That’s one image of God and power — authoritarian; dominating; controlling by intimidation, power-over; the superior enforcer; the judge. It’s often more subtle than what I experienced from that landlord, but it is no less dangerous and destructive.

Thankfully, we moved from that farm shortly after the incident with the rain barrel. The new landlord, Mr. Street, lived in a neighboring state. The house provided had four rooms and was much more comfortable for six people, though still no electricity and indoor plumbing.

The owner always let us know when he would be coming to visit. We eagerly waited for his arrival because he would bring us kids candy and my parents some useful gift. He would spend the day working in the field alongside us. (Yes, we children worked in the fields, too, hoeing rows of corn, cleaning out the barn, etc.) He was always kind, affirming of our work, and respectful of us!

We stayed on that farm for two years. The owner actually encouraged my dad to get his own small farm and offered to help make it possible. Tragically, he was killed in an accident on his farm in North Carolina. We were all saddened by the news. We respected him, trusted him, and enjoyed his presence.

Shortly after the kind landlord’s death, we moved again, this time to a small, hilly farm of 20 acres, which our parents bought on credit. Located within sight was McKinley Methodist Church. At age ten, I visited the church for the first time. Though it was seventy years ago, I remember it well. The teacher, Mrs. Mahoney, met me at the doorway and welcomed me with a warm hug.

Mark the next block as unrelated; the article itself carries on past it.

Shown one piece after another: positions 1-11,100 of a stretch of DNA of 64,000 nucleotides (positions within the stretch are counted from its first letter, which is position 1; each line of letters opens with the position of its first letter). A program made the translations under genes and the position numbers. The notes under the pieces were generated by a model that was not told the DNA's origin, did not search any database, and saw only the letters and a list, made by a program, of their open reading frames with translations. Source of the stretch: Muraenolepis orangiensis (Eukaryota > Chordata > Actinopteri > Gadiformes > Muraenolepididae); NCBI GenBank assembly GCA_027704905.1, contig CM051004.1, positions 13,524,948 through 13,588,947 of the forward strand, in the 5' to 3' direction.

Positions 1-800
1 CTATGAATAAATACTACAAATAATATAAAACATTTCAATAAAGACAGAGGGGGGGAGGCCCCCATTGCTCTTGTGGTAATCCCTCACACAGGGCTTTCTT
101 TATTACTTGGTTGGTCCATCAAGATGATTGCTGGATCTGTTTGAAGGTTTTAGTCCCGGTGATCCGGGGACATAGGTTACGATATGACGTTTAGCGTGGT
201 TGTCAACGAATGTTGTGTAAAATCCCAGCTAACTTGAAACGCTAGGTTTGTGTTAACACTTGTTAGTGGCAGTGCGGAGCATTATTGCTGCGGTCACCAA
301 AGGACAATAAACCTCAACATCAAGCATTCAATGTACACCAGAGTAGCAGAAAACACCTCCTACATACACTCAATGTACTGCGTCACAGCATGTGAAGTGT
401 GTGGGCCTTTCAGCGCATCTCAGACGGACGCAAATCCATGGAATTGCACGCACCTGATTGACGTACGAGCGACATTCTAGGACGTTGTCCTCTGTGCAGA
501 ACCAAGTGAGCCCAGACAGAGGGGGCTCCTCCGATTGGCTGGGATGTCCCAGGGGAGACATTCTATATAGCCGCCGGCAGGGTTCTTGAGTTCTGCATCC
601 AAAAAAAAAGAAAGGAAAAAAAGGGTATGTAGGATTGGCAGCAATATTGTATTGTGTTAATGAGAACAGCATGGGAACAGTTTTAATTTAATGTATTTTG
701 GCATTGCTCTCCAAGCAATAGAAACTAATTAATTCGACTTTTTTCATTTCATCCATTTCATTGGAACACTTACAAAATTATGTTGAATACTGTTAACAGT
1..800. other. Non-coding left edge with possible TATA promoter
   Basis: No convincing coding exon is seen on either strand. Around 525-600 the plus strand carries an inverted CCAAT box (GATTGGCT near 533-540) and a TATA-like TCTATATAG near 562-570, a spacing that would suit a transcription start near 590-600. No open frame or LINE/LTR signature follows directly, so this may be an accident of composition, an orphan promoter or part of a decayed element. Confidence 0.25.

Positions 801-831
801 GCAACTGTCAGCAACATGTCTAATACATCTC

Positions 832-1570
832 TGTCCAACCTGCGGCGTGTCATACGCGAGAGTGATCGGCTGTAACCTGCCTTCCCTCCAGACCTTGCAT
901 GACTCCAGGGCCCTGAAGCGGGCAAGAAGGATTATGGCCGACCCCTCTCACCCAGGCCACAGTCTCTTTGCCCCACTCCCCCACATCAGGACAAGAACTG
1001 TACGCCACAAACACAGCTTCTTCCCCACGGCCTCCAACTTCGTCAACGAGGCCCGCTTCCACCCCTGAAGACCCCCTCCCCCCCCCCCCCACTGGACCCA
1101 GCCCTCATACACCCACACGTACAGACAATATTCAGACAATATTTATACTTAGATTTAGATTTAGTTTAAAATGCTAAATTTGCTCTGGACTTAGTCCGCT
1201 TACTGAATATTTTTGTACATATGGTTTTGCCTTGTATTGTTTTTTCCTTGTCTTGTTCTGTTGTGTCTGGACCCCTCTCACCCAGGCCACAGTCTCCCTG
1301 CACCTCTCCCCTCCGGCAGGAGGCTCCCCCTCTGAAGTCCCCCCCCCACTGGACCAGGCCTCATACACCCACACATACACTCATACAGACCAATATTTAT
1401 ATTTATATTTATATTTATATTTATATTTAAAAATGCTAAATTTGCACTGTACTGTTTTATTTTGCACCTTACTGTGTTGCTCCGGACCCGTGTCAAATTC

The lesson that day was on the Good Shepherd. Mrs. Mahoney made a startling comment that began reshaping my image of God. She said, “God is like a good shepherd who searches for lost sheep and safely returns them home.” She not only told the story; she embodied it! 

God was not the severe landlord eager to punish and destroy the world. God was a tender shepherd who cared for the sheep, protected them, even willing to lay down his life for them. 

And God is more like the kind landlord who respected us, worked alongside us. He empowers rather than dominates, engenders love rather than fear, and encourages instead of terrorizes.

The contrasting images of God and power operate today in the worlds of business, education, politics, and religion. Maybe there is some of both landlords in all of us. But I know which one is most like the God we know in Jesus.

In Praise of My Meek and Mighty Mom

Mother’s Day is filled with sentimentality; yet mothers well deserve recognition and gratitude for their indispensable contributions to our lives.

Booker T. Washington captures my sentiment: “If I have done anything in life worth attention, I feel sure that I inherited the disposition from my mother.”

When I think of my mother, Edith Walker Carder, I am confronted with the paradoxes of her remarkable influence on me and those who knew her.

  • She had a sixth-grade formal education but excelled in wisdom,
  • She was small of stature but big of heart,
  • She never held an office in church but faithfully served God.
  • She never taught a Sunday school class but knew the Bible thoroughly,
  • I never heard her pray aloud, but she prayed without ceasing,
  • She had strong moral values but never condemned others,
  • She lived with constant physical pain but never complained,